Session: Poster Session: Antifungal Drugs
Monday, October 27, 2008: 12:00 AM
Room: Hall C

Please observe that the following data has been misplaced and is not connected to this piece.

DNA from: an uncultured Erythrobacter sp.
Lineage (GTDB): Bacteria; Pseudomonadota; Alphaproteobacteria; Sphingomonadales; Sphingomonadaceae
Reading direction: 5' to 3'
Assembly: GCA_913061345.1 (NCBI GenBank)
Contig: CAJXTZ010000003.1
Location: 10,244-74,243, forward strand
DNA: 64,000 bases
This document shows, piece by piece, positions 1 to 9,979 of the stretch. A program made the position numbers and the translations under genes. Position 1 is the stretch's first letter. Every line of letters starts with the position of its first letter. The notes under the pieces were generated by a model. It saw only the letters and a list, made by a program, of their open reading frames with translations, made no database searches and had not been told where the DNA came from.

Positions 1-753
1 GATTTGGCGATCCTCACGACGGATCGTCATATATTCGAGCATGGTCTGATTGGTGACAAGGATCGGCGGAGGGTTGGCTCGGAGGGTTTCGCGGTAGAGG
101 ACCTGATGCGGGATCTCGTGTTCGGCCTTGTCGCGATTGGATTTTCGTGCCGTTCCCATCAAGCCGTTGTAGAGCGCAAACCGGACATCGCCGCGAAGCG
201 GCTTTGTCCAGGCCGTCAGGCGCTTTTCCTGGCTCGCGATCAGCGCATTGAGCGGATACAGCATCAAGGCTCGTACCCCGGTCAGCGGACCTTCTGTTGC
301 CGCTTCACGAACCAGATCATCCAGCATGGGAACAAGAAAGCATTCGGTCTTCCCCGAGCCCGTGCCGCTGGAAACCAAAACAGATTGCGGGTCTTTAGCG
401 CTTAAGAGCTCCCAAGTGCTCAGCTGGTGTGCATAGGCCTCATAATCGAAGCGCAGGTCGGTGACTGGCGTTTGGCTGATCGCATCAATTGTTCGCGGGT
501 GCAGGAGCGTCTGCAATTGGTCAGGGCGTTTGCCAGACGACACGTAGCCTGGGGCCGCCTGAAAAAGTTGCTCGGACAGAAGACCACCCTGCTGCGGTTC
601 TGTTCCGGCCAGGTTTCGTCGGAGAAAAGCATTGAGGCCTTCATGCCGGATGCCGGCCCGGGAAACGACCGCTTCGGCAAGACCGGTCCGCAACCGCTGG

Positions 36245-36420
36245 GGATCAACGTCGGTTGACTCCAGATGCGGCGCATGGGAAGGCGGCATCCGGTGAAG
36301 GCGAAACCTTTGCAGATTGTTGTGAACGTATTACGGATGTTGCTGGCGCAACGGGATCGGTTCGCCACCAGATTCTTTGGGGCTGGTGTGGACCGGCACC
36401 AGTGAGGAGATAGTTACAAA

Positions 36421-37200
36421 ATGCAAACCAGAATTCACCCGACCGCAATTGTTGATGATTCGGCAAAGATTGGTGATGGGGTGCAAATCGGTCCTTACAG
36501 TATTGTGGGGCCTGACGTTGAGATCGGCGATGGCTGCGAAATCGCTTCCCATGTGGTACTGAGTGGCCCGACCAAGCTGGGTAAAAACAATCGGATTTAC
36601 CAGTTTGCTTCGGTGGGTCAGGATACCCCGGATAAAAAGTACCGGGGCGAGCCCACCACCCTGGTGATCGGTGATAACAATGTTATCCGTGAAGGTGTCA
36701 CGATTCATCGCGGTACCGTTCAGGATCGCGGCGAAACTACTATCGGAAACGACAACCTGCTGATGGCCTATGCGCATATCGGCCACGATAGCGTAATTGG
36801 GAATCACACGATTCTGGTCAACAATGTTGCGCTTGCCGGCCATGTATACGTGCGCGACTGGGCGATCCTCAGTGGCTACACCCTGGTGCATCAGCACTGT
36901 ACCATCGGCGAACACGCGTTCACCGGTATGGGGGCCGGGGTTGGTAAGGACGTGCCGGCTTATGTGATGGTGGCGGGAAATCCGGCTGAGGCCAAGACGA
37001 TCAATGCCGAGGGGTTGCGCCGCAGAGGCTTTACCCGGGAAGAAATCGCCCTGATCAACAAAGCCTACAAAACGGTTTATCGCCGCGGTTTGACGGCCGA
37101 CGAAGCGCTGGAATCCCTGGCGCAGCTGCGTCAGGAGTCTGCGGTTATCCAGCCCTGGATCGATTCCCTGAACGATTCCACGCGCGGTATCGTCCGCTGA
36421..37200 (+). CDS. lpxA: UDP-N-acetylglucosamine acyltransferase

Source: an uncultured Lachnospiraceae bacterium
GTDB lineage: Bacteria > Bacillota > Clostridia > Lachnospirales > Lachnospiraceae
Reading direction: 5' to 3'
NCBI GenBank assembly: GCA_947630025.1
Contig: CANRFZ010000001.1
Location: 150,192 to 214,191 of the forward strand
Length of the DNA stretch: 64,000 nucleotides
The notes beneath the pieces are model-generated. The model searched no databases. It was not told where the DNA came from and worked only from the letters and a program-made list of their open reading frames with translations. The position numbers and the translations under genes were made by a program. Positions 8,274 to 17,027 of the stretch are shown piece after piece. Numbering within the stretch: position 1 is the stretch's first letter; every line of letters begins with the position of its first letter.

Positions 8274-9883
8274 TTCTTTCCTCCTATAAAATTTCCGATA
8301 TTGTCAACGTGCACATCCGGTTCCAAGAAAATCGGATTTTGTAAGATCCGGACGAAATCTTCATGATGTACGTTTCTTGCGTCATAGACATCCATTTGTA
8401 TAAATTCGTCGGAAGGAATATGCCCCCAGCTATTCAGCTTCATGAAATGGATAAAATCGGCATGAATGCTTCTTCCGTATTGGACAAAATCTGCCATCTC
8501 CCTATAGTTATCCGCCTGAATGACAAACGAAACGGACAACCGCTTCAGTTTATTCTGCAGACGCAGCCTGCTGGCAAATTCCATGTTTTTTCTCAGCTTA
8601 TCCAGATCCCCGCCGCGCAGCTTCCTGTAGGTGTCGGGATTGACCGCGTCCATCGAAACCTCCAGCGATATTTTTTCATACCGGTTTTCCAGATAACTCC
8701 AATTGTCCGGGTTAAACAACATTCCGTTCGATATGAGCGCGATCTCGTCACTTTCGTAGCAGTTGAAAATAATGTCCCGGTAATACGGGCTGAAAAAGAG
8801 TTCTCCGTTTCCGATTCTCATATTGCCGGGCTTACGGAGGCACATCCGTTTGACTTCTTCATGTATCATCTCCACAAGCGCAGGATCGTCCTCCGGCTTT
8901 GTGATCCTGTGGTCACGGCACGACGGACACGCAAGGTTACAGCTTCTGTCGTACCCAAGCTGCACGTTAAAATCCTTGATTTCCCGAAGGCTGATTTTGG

Background: Acute renal injury is a common problem in critically ill patients with invasive fungal infections (IFI). However, the prevalence of appropriate drug dosing in dialysis patients has not been studied extensively. The objective of this study was to assess the antifungal dosing received in dialysis patients with an IFI. Methods: Data on the epidemiology and treatment of IFI in dialysis dependent patients were extracted from the PATH Alliance® a prospective, multicenter, observational registry of patients with proven or probable IFI (n=451). We compared the mean daily dose (mg/kg) with current recommendations defined according to IDSA guidelines for patients with impaired renal function. Results: The data from 451 adult patients on hemodialysis (HD) (n=320), peritoneal dialysis (PD) (n=23), and continuous venous-venous hemofiltration (CVVHD) (n=108) were reviewed. A total of 502 IFIs (n=429 proven and n= 22 probable) were documented. Candidiasis was the leading type of fungal infection (87.0%). The crude mortality rate at 12 weeks post-diagnosis of IFI was 74.1% for CVVHD, 50.6% for HD and 39.1% for peritoneal dialysis patients. In non-dialysis patients, the rate was 27.7%. The average daily dose of fluconazole was 262.7 mg and 248.1 mg in patients on CVVHD and HD, respectively. In the fluconazole-treated patients, underdosing occurred in 100% of the CVVHD group; 87.5% received a dose less than 6 mg/kg. Conclusion: Many dialysis patients were observed to have received antifungal therapy at doses below published guidelines. Increased attention to published pharmacokinetics guidelines for appropriate antifungal dosing will contribute to improved outcome and potentially reduce the emergence of antifungal-resistant pathogens.